“Two roads diverged in a yellow wood,
And sorry I could not travel both
And be one traveler, long I stood
And looked down one as far as I could
To where it bent in the undergrowth;
Then took the other, as just as fair,
And having perhaps the better claim,
Because it was grassy and wanted wear;
Though as for that the passing there
Had worn them really about the same,
And both that morning equally lay
In leaves no step had trodden black.
Oh, I kept the first for another day!
Yet knowing how way leads on to way,
I doubted if I should ever come back.
I shall be telling this with a sigh
Somewhere ages and ages hence:
Two roads diverged in a wood, and I—
I took the one less traveled by,
And that has made all the difference.”
The Road Not Taken, Robert Frost
Most people will come to a fork in the road at some point in their lives. Many of us will arrive at several. And always, we look back and wonder… what if?
What if I’d taken the other road?
Where would it have led?
What would my life look like now?
Who would I have become?
And as we look back, often we wonder if we made the right decision. Some of us might even consider going back or choosing a different route.
And that’s the thing about these pivotal decisions in life… they’re never easy. And every decisive moment leads to a different destination.
Oddly enough, most people will choose a similar road. It’s the road that is dictated to us. The road we’re taught to take. The safest, and more traditional route. The one where we choose safety and sensibility over risk and impossibility.
Go to school. Get a job. Start a family. Retire.
That’s an oversimplification, obviously. But I look back at some of the people I grew up with, and I always come to a familiar conclusion. A universal observation.
I see that there’s something lacking in their lives.
I’m not quite sure what it is… it’s different for everyone. But something is missing. Something they’d wished they’d done. Some nagging regret.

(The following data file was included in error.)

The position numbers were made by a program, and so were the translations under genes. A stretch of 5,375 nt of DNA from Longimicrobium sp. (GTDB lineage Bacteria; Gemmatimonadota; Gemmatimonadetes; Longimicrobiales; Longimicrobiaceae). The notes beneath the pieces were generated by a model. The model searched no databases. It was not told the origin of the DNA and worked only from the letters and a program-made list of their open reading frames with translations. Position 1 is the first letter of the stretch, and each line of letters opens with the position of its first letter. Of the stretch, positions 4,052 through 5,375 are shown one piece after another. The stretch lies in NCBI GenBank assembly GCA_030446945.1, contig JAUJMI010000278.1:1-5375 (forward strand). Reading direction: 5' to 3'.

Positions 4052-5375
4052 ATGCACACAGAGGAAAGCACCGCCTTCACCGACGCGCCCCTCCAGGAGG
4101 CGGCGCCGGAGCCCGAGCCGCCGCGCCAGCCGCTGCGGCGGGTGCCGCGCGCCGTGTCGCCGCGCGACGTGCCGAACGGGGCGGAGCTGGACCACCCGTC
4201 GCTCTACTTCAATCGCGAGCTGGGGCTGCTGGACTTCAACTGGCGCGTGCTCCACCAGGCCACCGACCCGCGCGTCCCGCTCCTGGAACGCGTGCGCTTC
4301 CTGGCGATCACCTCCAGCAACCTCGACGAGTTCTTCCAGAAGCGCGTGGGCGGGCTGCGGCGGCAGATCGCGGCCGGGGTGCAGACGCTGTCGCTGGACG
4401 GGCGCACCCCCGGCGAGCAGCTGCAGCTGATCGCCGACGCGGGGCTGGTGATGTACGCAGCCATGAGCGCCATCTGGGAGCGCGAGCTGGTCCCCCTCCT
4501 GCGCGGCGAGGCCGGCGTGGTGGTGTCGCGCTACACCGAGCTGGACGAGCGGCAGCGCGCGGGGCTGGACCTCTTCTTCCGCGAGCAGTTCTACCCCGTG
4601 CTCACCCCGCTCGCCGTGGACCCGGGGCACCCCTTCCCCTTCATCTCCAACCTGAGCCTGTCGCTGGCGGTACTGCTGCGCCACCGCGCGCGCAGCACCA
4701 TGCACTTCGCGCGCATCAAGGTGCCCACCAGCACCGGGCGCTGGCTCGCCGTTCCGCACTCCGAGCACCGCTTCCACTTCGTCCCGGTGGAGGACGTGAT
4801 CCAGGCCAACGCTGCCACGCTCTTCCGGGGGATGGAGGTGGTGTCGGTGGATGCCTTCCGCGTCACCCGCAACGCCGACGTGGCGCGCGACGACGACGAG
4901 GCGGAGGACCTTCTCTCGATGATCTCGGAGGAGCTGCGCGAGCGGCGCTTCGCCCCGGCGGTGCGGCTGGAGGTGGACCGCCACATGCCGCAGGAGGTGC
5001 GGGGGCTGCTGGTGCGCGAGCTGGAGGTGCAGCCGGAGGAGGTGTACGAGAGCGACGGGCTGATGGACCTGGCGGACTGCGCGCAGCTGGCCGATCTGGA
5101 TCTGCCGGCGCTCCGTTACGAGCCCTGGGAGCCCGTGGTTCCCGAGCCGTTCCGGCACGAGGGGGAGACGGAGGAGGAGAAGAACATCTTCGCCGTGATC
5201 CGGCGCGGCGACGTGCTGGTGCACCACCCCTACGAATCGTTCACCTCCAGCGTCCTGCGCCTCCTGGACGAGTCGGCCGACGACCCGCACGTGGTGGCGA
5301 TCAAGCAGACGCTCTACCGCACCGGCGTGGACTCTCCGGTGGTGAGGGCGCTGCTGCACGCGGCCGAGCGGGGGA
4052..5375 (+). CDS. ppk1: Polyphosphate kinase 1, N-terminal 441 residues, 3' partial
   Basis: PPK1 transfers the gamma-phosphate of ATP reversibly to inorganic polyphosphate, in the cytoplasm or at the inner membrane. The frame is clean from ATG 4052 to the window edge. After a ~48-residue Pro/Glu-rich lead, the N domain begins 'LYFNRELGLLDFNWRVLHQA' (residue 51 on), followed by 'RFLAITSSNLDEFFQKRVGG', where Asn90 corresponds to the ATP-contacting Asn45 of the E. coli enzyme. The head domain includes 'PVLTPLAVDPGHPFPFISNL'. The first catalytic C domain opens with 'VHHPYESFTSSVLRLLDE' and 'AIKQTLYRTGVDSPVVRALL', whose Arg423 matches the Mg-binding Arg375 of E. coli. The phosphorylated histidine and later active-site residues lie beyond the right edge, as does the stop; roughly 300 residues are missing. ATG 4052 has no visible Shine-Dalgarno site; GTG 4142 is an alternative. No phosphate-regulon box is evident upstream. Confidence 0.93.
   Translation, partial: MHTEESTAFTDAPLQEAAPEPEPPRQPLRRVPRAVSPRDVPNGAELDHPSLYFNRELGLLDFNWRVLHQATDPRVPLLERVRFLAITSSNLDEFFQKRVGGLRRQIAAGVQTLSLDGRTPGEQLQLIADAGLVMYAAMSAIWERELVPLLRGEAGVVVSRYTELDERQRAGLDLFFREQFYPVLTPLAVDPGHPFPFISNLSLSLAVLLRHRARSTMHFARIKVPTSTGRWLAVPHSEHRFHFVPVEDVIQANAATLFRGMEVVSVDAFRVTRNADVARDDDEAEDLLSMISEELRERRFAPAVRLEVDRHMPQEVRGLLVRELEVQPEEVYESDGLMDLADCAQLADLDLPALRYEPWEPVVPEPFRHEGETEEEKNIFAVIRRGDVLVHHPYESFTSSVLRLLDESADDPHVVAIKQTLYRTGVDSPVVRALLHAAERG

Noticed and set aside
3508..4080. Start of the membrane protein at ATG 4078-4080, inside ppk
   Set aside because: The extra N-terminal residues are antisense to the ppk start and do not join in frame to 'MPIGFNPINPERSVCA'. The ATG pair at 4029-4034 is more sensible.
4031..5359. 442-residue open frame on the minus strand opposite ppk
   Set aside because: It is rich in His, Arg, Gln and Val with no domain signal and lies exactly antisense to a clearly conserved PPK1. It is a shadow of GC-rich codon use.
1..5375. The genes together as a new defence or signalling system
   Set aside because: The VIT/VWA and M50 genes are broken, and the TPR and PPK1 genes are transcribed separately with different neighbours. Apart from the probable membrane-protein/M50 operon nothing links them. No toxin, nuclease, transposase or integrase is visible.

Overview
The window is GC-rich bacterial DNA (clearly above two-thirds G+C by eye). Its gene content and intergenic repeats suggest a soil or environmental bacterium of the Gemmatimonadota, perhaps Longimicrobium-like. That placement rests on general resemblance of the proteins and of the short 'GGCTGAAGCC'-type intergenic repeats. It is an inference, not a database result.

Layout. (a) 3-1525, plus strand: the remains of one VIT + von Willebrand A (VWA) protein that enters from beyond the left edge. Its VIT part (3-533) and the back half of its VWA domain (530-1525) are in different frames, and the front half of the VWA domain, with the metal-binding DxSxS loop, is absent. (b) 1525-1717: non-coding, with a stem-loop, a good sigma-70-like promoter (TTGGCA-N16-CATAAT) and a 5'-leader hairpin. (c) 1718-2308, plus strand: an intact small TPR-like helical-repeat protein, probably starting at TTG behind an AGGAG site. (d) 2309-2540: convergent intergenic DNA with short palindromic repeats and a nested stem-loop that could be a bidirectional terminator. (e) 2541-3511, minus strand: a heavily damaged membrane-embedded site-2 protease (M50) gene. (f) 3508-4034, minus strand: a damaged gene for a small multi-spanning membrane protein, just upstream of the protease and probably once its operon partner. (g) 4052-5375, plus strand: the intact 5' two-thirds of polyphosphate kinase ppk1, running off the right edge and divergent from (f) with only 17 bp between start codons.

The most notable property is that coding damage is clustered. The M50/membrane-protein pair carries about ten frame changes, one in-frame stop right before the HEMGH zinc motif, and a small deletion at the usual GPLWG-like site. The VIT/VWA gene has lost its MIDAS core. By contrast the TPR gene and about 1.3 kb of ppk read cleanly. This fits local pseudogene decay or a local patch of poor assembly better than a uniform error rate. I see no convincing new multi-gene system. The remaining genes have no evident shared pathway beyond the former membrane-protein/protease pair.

No one is immune to experiencing regret. I have more regrets than most, likely. But at the same time, there’s not much I regret. Would I have done things differently? Most would agree that, yes, I absolutely should have.
We typically regret what we perceive to be mistakes we’ve made. But if you dig deeper into what it means to be “successful,” you begin to see a pattern. Often the most successful people say it has been the mistakes they’ve made that have brought them to where they currently stand.
Mistakes are not failures. I don’t really believe there’s such a thing as failure. Maybe the only true failures are failures to learn from our mistakes.
Michael Jordan said, “I’ve failed over and over again in my life. And that is why I succeed.”
And I think it’s important to note that many of the people who have truly “made it” in life, have a different definition of success.
They attribute personal growth as their main success. In fact, they say that investing in personal growth is the reason they’ve become successful in other areas of their lives.
The poem I quoted at the beginning of this post tells the story of a man who is faced with a decision. Should he take the easiest, most beaten path?
Or should he choose the more difficult and treacherous path?
And it brings up a question as to what leads to personal growth. And the truth is, only challenge and struggle will bring the most growth.
Smooth seas don’t make skillful sailors, as they say.
So, some of us take the road not travelled. The more difficult and challenging path. The one that will be ridden with mistakes and perceived failures. The one that will have us contemplating whether we’ll ever make it through the journey.
Where will it lead?
It’s impossible to say.
But as Robert Frost wrote…
It will make all the difference.